Above par

It was no ordinary win for this 37-year-old native-born Indian. He triumphed over mental and physical injuries to get his career back on track. And he did it in style.



I WAS REALLY nervous over that putt. It was the most nervous I’ve ever been in my entire life. My heart rate was probably 150 at the time.” But he did putt right in the final hole, and with that one stroke Arjun Atwal drove himself and India up the table in the world of golf.

He became the first Indian to win on the US PGA Tour, realising a long-time dream of his as well as that of millions from his populous country. A resident of Florida now, Atwal won the Wyndham Championship by a single stroke, when his final round of 67 was sufficient to leave him on 20-under 260.

In fact, Atwal’s friend, the legendary Tiger Woods, had sent him a text message indicating that he should he try to finish on 21-under. Atwal did not reach that target but it was sufficient for him to become only the sixth Asian-born player to win on this prestigious tour.

The 37-year-old Atwal took to the game at the age of 14, playing at the Royal Calcutta Golf Club. Born into a Sikh family of Asansol, near Kolkata, Atwal turned professional in 1995, quickly becoming one of the leading players on the Asian Tour. He topped the order of merit in 2003 and became the first man to win a million US dollars on the tour by winning the Hero Honda Masters on home soil in the same year.

In 2005, Atwal came close to winning on the PGA Tour numerous times, most notably at the BellSouth Classic in April. His dream run suffered a setback when he was involved in a crash, reportedly with street racing on SR 535 in Windermere, Florida, on March 10, 2007. A driver, John Noah Park, 48, was killed in the incident, though Atwal was not injured. After a year of investigation, the case was closed with no charges filed. Then, to make matters worse, after the 2010 RBC Canadian Open, Atwal lost his PGA Tour card after his medical exemption, received due to a shoulder injury, ran out and he had failed to earn enough money. But this win sees Atwal regaining his playing privileges on the PGA Tour through 2012.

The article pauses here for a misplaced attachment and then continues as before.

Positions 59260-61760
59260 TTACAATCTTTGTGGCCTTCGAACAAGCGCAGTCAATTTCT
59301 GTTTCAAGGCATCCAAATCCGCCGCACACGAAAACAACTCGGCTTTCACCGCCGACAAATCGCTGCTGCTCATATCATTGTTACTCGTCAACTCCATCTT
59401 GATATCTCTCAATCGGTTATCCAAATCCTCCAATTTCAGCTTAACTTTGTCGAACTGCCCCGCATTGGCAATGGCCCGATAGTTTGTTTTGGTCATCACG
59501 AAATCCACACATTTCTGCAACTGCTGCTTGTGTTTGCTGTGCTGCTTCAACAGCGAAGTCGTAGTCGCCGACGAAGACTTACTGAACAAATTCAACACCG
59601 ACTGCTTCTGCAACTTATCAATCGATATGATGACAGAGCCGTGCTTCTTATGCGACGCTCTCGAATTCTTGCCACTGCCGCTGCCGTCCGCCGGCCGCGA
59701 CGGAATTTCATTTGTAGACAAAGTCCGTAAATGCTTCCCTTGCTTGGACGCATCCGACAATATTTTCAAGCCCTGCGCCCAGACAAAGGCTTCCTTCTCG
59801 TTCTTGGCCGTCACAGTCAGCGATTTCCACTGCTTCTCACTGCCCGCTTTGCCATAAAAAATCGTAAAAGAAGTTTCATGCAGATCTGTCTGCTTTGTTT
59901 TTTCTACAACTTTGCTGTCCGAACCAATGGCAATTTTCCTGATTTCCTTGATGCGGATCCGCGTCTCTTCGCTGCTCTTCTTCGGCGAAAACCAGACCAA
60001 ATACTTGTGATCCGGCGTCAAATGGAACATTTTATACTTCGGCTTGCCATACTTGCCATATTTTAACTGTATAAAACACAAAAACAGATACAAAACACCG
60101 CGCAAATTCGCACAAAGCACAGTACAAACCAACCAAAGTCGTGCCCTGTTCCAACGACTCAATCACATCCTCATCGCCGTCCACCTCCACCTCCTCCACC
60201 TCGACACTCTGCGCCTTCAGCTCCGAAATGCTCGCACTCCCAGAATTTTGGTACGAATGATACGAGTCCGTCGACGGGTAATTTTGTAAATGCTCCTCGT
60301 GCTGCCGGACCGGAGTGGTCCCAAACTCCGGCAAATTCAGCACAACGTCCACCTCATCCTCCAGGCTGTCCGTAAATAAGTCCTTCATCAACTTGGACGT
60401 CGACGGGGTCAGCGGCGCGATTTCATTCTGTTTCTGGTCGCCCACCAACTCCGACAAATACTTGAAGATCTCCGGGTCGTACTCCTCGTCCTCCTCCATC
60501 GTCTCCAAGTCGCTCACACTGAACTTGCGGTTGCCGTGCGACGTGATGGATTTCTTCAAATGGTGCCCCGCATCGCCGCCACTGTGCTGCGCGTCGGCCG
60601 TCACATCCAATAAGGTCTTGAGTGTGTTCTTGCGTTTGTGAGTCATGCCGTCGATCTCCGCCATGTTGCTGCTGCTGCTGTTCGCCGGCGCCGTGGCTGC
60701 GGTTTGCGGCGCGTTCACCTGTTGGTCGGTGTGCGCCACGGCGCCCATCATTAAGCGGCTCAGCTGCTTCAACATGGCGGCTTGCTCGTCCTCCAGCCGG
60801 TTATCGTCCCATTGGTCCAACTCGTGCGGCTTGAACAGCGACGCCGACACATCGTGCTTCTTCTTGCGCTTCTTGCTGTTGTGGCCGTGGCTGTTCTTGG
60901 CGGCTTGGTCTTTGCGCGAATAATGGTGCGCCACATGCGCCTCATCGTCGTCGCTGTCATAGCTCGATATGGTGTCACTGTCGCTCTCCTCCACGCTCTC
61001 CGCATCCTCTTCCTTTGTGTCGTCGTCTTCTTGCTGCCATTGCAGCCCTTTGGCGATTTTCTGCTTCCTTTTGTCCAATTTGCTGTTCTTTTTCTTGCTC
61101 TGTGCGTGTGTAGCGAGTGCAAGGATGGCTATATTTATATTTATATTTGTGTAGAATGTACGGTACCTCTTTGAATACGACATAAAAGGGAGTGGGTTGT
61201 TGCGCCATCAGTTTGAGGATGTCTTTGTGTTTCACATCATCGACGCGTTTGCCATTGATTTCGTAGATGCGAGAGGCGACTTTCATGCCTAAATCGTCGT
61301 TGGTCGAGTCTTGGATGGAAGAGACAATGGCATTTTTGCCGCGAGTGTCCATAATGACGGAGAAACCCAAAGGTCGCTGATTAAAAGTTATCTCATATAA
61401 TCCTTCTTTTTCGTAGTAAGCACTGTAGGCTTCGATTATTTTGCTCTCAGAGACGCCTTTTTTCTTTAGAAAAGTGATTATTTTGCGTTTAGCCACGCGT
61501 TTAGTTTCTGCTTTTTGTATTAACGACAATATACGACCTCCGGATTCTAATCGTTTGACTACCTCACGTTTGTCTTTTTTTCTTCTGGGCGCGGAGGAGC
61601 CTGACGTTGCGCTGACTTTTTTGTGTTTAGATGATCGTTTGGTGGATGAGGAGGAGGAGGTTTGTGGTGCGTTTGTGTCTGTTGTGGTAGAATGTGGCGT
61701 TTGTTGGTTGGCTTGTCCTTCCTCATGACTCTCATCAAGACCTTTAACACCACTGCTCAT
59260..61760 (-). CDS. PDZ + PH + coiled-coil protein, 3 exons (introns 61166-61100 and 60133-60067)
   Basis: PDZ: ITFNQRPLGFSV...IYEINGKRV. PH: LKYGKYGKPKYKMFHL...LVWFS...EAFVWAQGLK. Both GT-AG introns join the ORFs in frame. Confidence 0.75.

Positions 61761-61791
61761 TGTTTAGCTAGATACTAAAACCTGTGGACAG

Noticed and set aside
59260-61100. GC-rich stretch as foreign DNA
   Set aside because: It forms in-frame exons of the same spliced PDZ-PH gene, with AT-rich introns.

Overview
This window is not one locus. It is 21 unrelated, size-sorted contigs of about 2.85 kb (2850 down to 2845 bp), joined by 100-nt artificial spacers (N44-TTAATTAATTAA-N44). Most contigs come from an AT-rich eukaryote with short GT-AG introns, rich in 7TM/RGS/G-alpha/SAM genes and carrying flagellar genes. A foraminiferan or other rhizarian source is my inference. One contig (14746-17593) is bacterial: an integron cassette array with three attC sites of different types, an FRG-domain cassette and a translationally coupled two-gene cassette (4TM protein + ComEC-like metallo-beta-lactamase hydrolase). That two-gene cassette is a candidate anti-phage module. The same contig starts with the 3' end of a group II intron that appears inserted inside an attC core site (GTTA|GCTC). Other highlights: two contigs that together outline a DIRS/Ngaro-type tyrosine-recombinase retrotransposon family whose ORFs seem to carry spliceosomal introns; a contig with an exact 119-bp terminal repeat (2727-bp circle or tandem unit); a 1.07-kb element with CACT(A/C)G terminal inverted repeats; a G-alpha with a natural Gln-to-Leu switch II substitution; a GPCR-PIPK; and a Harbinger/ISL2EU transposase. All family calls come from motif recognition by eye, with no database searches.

Atwal, only got into the Wyndham Championship via a qualifier for four spots. He became the first Monday qualifier to win on tour since 1986 and his rewards, apart from the two-year exemption, includes $918,000, and the invitation to next year’s Masters, a tournament he has never played.

“That will be awesome,” he said. “I was supposed to get in when I won the money list in Asia in 2003, because the No. 1 gets in from there, but they somehow gave it to the No. 2 guy, who was from China.”

But his time Atwal has ensured that there is no ambiguity about his participation.


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